APRIL 29, 2020
Nearly half the world's workers are at immediate risk of losing their jobs, the International Labour Organization (ILO) said on Wednesday. Some 1.6 billion workers in the informal economy - almost half of the global labour force, and those at the most vulnerable end of the employment ladder - are in danger of losing their livelihoods, said the ILO, the oldest agency of the United Nations, in its latest report.
The International Labour Organization (ILO) has warned that without adequate safeguards for returning workers there could be a second wave of the virus. As the pressure mounts on countries to ease their lockdown restrictions the ILO has urged governments to take action to prevent and control COVID-19 in the workplace, with active involvement and dialogue with employers’ and workers’ organizations.
APRIL 27, 2020
Factory owner Mostafiz Uddin writes for The Daily Star: "My point is, after all of this is done, after business has returned to normal—a new normal, one might guess—Bangladesh's RMG sector needs to seriously consider the issue of contracts and purchasing practices generally. We simply cannot go on like this. What is the point of our industry having so many millions of dollars' worth of purchase orders with brands if, when push comes to shove, these contracts, these purchase orders, count for absolutely nothing? They are not worth the paper they are written on."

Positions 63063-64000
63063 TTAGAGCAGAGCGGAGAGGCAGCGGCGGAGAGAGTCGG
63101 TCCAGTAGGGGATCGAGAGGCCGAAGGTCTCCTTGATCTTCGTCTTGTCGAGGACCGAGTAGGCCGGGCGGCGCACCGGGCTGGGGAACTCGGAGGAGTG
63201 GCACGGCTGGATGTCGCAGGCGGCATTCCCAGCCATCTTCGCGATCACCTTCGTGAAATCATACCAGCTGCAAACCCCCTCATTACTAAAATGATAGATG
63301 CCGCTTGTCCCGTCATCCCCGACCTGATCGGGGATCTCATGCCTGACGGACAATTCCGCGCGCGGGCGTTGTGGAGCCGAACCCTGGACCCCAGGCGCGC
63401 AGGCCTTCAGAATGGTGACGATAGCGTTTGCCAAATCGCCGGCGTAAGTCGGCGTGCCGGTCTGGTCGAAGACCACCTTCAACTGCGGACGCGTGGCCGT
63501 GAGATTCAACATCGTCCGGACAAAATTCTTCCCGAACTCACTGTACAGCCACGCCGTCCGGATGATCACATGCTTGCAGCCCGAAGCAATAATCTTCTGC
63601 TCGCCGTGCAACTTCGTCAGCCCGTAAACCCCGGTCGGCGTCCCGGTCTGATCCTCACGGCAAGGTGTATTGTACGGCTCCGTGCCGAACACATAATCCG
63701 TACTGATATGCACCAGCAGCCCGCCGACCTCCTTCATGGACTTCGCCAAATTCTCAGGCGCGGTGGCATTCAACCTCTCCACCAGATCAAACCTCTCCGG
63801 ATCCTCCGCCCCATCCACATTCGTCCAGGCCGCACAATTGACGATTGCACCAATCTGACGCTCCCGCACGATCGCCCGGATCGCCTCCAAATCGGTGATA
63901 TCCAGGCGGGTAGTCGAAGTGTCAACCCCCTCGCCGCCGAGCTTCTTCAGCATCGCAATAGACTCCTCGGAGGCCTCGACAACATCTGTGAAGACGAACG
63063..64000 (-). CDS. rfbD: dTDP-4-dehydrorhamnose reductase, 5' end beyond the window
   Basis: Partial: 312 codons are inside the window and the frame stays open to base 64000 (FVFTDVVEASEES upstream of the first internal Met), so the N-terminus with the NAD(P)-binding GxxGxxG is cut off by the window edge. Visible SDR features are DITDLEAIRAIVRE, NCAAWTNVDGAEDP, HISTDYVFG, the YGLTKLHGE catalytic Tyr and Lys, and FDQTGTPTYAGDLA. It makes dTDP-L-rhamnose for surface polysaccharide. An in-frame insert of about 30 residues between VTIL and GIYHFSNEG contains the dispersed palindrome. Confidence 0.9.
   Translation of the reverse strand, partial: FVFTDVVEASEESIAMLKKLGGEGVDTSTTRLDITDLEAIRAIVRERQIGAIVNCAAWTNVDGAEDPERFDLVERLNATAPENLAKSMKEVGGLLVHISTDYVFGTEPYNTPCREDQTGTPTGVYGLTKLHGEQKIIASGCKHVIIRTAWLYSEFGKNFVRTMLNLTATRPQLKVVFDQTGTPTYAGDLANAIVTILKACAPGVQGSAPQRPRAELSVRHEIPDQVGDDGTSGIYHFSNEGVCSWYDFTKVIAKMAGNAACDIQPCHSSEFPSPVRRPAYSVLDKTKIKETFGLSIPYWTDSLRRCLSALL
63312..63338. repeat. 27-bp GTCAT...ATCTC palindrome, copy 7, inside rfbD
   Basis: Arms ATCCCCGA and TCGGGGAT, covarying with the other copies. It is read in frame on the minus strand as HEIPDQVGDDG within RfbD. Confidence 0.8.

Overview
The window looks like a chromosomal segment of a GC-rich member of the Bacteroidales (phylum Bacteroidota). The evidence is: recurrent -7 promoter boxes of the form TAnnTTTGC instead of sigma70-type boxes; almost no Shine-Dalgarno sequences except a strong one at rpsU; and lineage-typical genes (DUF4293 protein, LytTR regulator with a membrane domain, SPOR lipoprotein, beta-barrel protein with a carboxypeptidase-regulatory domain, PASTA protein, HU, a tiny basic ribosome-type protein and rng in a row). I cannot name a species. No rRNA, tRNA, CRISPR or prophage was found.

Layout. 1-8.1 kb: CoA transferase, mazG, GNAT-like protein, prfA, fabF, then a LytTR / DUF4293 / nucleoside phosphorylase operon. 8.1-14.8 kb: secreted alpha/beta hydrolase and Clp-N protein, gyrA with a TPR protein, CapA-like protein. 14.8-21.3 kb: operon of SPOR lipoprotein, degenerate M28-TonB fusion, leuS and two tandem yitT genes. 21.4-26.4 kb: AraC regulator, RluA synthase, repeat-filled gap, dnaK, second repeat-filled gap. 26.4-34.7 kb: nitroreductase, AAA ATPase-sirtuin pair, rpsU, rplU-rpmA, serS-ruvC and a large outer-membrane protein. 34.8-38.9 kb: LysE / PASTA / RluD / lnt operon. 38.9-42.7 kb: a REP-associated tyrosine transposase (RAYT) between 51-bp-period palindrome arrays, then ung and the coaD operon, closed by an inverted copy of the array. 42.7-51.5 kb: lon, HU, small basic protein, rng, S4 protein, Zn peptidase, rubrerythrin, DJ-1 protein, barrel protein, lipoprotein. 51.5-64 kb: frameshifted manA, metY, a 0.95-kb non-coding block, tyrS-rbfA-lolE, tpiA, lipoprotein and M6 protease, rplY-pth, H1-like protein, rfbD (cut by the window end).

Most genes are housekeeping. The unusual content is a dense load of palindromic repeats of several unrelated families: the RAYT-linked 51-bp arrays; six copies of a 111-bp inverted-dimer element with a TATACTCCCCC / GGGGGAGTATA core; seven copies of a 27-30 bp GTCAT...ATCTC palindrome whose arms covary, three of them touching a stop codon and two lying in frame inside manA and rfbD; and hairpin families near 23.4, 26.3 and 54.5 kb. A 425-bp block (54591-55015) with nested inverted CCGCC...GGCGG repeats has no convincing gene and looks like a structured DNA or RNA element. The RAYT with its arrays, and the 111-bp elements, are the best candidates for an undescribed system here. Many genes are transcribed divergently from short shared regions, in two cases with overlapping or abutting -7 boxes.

APRIL 27, 2020A coalition of campaigners for fair trade, human and workers’ rights, environmental protection and transparency recently urged the European Commission, European Parliament members ,European Union (EU) member states and other stakeholders to back a strategy to initiate a global redesign of the textile industry’s broken business model for the post-coronavirus world.
APRIL 23, 2020
Organisations, like the Sustainable Apparel Coalition, Fair Wear, and ZDHC, have cropped up to help fashion brands navigate sustainability efforts. But their efficacy isn’t always clear.
APRIL 22, 2020
A group of employers' organizations, unions and major brands in the garment industry are working with the International Labour Organisation (ILO) to support manufacturers affected by the coronavirus outbreak, the ILO said on Wednesday. Brands and retailers who have signed up to the call to actioninclude Adidas, C&A, H&M, Inditex, M&S, Primark, Under Armour and PVH, the ILO said. [Editors' note: At writing, several brands, including C&A, Under Armour, and Primark have not paid in full for cancelled orders, undermining the ILO pact].
APRIL 3, 2020
The Arcadia retail group (Topshop, Miss Selfridge, Dorothy Perkins, Burton, Topman) at the heart of billionaire Sir Philip Green’sfortune has accepted U.K. “government support” to pay its entire shop staff during the coronavirus pandemic.